Sunday, 05 July 2020

Early diagnosis and access to treatment critical for children with Hemophilia

15 April 2019 | Features

Fear of heavy-bleed and mortality takes an emotional toll on children with Hemophilia

Representative Image

Representative Image

On World Hemophilia Day, healthcare practitioners and caregivers have reiterated the critical need for early diagnosis, access to treatment, and physiotherapy for people with Hemophilia to lead a near-normal life. With easy access to factor replacement therapy and physiotherapy, Hemophilia patients, especially children can fight this life-threatening blood disorder. The risk of death from a lack of basic knowledge and untreated Hemophilia is very high. They also laid strong emphasis on Government support to ensure availability of diagnosis facility, factor replacement therapy and physiotherapy at Government centers. According to Hemophilia Federation (India), there are over 20,000 registered patients with it. However, this number would be much higher, considering the population of India.

According to Dr. Savita Rangrajan, Haematologist, J J hospital, Mumbai “On World Haemophilia Day, I would like to highlight the critical role of early diagnosis and access to adequate treatment in to give these children a near normal childhood and a pain-free life for the future. Pre-emptive Physiotherapy plays an important part in ensuring that the joints remain healthy. The society and the Government need to work together to fight this condition, which can sometimes be fatal in the absence of adequate knowledge about the disease and lack of appropriate and adequate treatment. Just as the Government has a responsibility to provide adequate factor concentrates, the patients have an equal responsibility in managing their condition and therefore all patients should be seen by hematologists with experience in managing patients with Bleeding disorders on a regular basis. Whilst Haemophilia bleeds can be treated with on-demand factor therapy, it is time to move towards prophylactic infusions of clotting factors for all patients to prevent bleeds.”

Children with Hemophilia

Children are innocent victims of Hemophilia. The fear of bleeding episodes and mortality prevents them from having a normal childhood and takes a heavy emotional toll on their lives and those of their parents and family. Since Hemophilia is a life-long medical condition, without access to proper treatment, children frequently miss school and have to always be alert to injuries.

While there are government facilities available for factor replacement therapy and disease identification, these are not spread uniformly across the county. However, a few centers in Uttar Pradesh and Gujarat provide personalized prophylaxis – the most optimized care for Hemophilia. On the other hand, what is also urgently needed are trained doctors and government support to extend access to factor replacement therapy at government centers across India. It is important for the government and for every Indian to come forward in support of Hemophilia patients. They can lead a near-normal and productive life with easy access to the required factor replacement therapy and physiotherapy.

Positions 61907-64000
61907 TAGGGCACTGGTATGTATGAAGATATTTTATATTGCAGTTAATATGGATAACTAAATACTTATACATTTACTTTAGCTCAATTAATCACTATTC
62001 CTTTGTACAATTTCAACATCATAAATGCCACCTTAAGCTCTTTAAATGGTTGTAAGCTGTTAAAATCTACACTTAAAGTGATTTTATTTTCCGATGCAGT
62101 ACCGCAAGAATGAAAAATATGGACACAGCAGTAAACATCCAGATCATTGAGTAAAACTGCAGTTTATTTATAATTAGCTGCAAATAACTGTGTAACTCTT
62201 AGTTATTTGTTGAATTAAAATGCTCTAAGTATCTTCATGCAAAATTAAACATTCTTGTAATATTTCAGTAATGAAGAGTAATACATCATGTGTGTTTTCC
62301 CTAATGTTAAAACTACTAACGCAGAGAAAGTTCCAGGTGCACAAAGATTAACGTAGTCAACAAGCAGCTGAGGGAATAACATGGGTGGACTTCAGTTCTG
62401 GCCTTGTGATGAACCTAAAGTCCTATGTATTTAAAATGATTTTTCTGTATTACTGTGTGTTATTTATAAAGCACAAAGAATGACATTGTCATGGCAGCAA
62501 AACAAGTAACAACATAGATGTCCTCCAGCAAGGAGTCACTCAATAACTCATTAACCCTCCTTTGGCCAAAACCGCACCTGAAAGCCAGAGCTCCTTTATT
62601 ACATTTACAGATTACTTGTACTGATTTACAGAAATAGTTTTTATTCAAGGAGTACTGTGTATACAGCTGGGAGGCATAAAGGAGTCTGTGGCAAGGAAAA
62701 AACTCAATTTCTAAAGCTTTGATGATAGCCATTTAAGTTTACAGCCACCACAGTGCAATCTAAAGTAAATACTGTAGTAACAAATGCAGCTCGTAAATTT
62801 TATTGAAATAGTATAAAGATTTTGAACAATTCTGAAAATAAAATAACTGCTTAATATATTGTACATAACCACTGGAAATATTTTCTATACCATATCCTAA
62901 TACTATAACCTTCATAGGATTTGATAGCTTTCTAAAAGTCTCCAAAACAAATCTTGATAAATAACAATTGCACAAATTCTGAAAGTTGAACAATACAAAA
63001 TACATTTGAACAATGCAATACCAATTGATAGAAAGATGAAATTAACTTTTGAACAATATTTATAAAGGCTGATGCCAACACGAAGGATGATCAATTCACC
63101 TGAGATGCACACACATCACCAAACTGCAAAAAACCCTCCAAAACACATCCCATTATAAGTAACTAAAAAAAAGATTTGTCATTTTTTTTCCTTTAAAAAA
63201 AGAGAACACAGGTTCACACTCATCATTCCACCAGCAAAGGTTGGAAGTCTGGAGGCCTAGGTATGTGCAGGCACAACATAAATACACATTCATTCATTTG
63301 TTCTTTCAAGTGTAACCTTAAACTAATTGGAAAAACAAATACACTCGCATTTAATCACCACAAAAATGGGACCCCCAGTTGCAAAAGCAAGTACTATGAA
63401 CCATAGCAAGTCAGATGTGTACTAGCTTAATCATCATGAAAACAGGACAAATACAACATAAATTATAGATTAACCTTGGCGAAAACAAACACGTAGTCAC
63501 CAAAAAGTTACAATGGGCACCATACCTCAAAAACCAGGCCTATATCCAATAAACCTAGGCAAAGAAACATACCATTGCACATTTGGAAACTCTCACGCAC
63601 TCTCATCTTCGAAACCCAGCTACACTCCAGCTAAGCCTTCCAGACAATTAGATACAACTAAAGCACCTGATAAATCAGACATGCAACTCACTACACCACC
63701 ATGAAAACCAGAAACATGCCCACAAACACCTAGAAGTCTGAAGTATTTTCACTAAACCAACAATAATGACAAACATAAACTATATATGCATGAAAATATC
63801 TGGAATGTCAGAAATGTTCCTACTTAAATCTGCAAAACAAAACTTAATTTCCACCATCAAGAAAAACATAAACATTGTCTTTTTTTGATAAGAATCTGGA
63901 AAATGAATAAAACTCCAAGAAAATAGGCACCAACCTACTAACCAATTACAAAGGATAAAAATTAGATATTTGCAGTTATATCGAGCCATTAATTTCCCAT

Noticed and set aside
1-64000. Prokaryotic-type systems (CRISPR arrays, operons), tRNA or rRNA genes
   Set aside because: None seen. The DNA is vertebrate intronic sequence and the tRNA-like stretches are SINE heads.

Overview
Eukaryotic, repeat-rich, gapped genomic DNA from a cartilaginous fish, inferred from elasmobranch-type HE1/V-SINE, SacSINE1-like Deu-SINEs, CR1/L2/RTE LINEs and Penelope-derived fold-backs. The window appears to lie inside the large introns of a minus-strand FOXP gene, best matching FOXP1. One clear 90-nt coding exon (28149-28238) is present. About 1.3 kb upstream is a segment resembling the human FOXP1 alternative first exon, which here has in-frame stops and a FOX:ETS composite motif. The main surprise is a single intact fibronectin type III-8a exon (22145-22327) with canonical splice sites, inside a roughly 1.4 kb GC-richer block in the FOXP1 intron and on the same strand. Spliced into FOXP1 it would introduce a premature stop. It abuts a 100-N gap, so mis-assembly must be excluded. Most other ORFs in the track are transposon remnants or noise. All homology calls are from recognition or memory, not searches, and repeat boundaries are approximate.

What is Hemophilia?

Hemophilia is a hereditary genetic blood disorder that impairs the body’s ability to control blood clotting. People with this disease do not bleed any faster than normal but can bleed for a longer time. Their blood does not have enough clotting factor. Clotting factor is a protein in blood that controls bleeding. A serious disorder, it puts the patient at risk of death due to excessive bleeding. Awareness about the blood disorder and its management can make accessibility of appropriate treatment a reality for patients and save their lives.

Hemophilia is usually of two types first one is called Hemophilia A and another one is Hemophilia B. The most common type of Hemophilia is called Hemophilia A. This means the person does not have enough clotting factor VIII (factor eight). Hemophilia B is less common. A person with Hemophilia B does not have enough factor IX (factor nine). The result is the same for people with Hemophilia A and B; that is, they bleed for a longer time than normal.


The signs of Hemophilia A and B are the same: big bruises, prolonged bleeding after getting a cut, removing a tooth, or having surgery; spontaneous bleeding (sudden bleeding inside the body for no clear reason), bleeding into muscles and joints. Bleeding into a joint or muscle causes swelling, pain, and stiffness in the joints, and difficulty using a joint or muscle.


Treatment for Hemophilia today is very effective. The missing clotting factor is injected into the bloodstream using a needle. Bleeding stops when enough clotting factor reaches the spot that is bleeding. Bleeding should be treated as quickly as possible. Quick treatment will help reduce pain and damage to the joints, muscles, and organs. If bleeding is treated quickly, less blood product is needed to stop the bleeding.

While Hemophilia cannot be cured, patients can lead a near normal life through prophylaxis treatment. Prophylaxis, essentially replacement of clotting factor on a regular basis, helps the blood to clot normally in case of an injury or bleed. The treatment prevents bleeding and joint destruction, helping children with Hemophilia be more active, attend school, go for outdoor games and above all, follow a routine life which every child wants to live.


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